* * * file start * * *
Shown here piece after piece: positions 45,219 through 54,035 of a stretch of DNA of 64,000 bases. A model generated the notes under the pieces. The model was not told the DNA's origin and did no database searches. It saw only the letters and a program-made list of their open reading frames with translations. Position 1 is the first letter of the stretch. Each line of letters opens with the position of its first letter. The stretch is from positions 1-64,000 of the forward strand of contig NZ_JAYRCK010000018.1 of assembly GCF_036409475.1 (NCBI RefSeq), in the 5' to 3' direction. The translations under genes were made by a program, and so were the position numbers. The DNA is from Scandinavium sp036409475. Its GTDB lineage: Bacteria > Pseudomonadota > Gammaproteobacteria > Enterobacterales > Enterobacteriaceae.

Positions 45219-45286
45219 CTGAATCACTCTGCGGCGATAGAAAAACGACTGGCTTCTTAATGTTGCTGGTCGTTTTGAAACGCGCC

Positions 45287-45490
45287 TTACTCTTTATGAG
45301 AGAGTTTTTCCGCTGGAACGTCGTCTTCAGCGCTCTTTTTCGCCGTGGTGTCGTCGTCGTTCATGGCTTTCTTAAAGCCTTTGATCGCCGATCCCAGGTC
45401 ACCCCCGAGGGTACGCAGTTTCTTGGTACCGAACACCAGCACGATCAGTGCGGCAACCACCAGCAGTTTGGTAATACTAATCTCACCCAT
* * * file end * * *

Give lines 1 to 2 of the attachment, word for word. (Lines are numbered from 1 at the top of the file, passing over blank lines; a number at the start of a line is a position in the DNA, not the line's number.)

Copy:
Shown here piece after piece: positions 45,219 through 54,035 of a stretch of DNA of 64,000 bases. A model generated the notes under the pieces. The model was not told the DNA's origin and did no database searches. It saw only the letters and a program-made list of their open reading frames with translations. Position 1 is the first letter of the stretch. Each line of letters opens with the position of its first letter. The stretch is from positions 1-64,000 of the forward strand of contig NZ_JAYRCK010000018.1 of assembly GCF_036409475.1 (NCBI RefSeq), in the 5' to 3' direction. The translations under genes were made by a program, and so were the position numbers. The DNA is from Scandinavium sp036409475. Its GTDB lineage: Bacteria > Pseudomonadota > Gammaproteobacteria > Enterobacterales > Enterobacteriaceae.

Positions 45219-45286